A Comparative Psychohistory of McCain and Obama

By Elovitz, Paul H. | The Journal of Psychohistory, Fall 2008 | Go to article overview

A Comparative Psychohistory of McCain and Obama


Elovitz, Paul H., The Journal of Psychohistory


INTRODUCTION

Though there are lots of similarities between McCain and Obama clearly the dissimilarities predominate. Advocates of Obama see him as being the bright young hope of America who has mobilized the youth and those formerly outside the political process to take a "stand for change," "change we can believe in." They believe he is a natural reconciler who can bring black and white and all other groups together to transform America for the better and restore the respect of the world after eight years of Bush's unilateralism.1

Advocates of McCain see him as an authentic American hero who showed enormous courage as a prisoner of war for over five years. He turned from public service in the military to serving the public in the political arena, but without becoming a typical politician. Instead, he has been a maverick Republican who has fought the Washington establishments for the good of the people, crossing the Senate aisle to join with reform-minded Democrats to actually work to get things done. With unusual political courage in an election year, he has stood his ground against the tide of public opinion in favor of continuing the war in Iraq to victory.

Major sections of this article will be devoted to comparing and discussing the family backgrounds, childhoods, coping mechanisms, expressions of emotion, narratives, and travels of John McCain and Barack Obama. The McCain military tradition, including his imprisonment, and his reputation as a maverick senator will be discussed, as will the issue of race in the context of Obama's search for racial identity and his political career as a black intellectual.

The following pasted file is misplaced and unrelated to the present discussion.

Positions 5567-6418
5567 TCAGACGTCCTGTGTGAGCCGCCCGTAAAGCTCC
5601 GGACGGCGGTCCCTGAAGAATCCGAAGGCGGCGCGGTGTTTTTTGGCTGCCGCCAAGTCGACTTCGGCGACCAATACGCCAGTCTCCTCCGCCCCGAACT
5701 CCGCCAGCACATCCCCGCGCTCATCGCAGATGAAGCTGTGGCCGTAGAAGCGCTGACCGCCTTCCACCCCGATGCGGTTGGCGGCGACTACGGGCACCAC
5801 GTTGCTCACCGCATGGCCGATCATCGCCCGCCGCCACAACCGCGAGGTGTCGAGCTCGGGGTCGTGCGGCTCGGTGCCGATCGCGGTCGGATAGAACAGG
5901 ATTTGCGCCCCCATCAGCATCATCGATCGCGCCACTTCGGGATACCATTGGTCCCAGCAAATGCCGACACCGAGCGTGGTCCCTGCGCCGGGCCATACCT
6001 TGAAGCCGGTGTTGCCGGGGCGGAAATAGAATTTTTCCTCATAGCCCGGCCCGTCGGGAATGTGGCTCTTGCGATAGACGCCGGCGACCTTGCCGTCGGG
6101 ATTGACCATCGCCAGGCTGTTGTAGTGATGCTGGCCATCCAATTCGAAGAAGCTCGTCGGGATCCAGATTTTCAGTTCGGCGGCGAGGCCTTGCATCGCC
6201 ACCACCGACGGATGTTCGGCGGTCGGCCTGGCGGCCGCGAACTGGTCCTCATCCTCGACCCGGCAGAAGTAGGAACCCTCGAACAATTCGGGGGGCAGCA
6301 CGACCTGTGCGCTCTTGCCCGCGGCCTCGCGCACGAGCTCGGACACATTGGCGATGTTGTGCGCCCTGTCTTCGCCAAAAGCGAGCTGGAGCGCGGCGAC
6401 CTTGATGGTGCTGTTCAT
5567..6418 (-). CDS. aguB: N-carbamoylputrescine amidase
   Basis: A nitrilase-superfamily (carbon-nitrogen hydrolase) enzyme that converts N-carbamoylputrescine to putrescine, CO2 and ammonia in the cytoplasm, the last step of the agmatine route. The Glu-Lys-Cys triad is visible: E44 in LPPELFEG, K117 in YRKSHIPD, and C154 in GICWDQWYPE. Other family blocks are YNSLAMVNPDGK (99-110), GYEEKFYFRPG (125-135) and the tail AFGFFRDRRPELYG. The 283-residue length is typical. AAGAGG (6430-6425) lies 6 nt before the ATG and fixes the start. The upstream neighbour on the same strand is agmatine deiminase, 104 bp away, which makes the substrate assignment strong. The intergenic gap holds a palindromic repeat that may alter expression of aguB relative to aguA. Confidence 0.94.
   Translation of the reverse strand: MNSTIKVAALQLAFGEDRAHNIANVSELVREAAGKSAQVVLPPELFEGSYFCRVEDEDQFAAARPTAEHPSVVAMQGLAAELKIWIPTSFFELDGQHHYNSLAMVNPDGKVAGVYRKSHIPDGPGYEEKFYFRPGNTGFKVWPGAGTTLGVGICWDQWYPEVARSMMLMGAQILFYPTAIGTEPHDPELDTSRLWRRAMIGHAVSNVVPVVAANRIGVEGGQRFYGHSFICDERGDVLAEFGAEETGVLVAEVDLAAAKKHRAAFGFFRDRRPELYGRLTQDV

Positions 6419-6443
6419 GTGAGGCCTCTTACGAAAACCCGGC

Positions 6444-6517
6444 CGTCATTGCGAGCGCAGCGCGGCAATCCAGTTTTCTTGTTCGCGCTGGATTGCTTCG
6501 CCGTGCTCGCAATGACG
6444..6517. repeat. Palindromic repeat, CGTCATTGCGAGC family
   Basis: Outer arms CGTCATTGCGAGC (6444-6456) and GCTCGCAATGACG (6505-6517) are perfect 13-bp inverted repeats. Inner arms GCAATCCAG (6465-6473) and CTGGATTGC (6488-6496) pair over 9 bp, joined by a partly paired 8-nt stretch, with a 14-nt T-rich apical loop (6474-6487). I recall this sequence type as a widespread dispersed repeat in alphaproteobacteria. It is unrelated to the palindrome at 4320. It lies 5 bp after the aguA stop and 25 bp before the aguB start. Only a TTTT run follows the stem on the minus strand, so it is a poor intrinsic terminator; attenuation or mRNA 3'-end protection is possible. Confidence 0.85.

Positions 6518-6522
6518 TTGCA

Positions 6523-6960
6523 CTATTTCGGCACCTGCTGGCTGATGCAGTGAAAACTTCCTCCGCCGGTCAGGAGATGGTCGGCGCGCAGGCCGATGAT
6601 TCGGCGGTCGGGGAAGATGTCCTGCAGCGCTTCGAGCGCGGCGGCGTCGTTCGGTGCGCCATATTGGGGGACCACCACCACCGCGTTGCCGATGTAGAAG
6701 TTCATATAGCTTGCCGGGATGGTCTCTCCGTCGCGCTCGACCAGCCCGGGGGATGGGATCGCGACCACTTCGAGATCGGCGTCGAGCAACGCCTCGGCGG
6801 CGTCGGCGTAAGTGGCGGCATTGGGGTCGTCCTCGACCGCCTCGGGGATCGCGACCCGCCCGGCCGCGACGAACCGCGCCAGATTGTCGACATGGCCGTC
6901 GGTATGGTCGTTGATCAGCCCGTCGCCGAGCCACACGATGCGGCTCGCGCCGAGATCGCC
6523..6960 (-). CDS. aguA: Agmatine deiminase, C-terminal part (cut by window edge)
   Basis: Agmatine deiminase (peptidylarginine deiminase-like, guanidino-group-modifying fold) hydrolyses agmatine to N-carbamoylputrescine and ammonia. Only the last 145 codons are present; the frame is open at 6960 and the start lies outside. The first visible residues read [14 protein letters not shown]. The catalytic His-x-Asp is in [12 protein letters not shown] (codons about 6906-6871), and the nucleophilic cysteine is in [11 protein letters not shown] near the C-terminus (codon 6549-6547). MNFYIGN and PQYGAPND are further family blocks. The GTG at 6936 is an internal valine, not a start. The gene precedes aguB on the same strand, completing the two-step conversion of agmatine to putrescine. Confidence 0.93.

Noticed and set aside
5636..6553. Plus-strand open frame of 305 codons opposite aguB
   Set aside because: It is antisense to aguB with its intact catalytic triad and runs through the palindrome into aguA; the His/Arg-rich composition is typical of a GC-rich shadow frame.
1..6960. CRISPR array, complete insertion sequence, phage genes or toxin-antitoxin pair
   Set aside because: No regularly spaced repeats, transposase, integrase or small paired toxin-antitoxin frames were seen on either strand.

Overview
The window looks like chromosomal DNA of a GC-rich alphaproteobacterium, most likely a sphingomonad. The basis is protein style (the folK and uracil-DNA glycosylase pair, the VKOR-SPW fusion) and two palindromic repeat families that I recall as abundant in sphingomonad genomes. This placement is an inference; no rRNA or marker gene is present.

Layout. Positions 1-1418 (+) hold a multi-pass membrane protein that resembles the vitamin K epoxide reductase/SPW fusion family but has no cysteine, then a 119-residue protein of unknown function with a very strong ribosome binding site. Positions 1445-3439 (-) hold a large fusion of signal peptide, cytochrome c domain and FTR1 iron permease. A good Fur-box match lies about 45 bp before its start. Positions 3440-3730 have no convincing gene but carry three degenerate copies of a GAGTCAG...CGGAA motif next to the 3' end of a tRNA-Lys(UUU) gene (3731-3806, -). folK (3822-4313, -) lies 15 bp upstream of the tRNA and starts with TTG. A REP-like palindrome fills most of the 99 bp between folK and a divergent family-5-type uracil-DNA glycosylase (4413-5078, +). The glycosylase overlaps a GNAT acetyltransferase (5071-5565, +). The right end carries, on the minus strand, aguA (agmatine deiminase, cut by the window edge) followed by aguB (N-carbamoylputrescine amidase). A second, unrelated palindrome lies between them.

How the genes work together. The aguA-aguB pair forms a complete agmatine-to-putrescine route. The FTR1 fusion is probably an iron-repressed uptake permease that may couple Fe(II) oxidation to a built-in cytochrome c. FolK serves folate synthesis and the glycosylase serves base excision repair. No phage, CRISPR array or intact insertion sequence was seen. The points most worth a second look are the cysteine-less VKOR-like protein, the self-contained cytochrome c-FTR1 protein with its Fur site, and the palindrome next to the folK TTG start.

THE METHODOLOGY OF A PRESIDENTIAL PSYCHOBIOGRAPHER

Political psychobiography is such a powerful tool for understanding presidential candidates and other political leaders precisely because it offers insights into the origins of adaptability and inflexibility, creativity and dogmatism, innovation and rigidity, success and failure, as well as empowering and self-defeating behavior.2 It can provide invaluable insights into what policies a leader may put forth and seek to implement.

In examining the family backgrounds, childhoods, coping methods, leadership styles, personalities, and values of political candidates for over three decades, I utilize a method of empathetic inquiry tinged with skepticism. It is based on the psychoanalytic model of listening to the evidence-rather than leading with theory-and being especially attuned to the difference between stated intention and actual behavior. Psychoanalytic principles and insights are used throughout the research and writing process. In 1996 I developed the comparative presidential candidate psychohistorical method as a way of bringing forth considerable materials without prejudging the candidates and it has been used in all subsequent presidential elections.

A key issue is the search for patterns of candidate behavior. Since disciplined subjectivity is vital to the approach, the psychobiographer's fantasies, feelings, hopes for, and fears about each candidate are monitored closely. There is a conscious effort to suspend judgment as part of the process of seeking to achieve the greatest possible empathy for each candidate.

The method of research I have utilized since 1976 is to collect as much material as possible by the candidates, those close to them, and the popular media. In this election the numerous books by the presidential hopefuls and access to data from the world-wide-web has helped compensate for the plethora of candidates I have had to follow in 2007 and 2008. The contenders are watched on various televised sources including C-Span, the Public Broadcasting System News Hour, 24-hour news programs, and various interview programs. The New York Times, Washington Post, Chicago Tribute, Newsweek, and a large variety of additional sources are searched for information on the accomplishments, campaign styles, childhoods, family backgrounds, Freudian slips, life crises, personalities, politics, and so forth of the candidates. …

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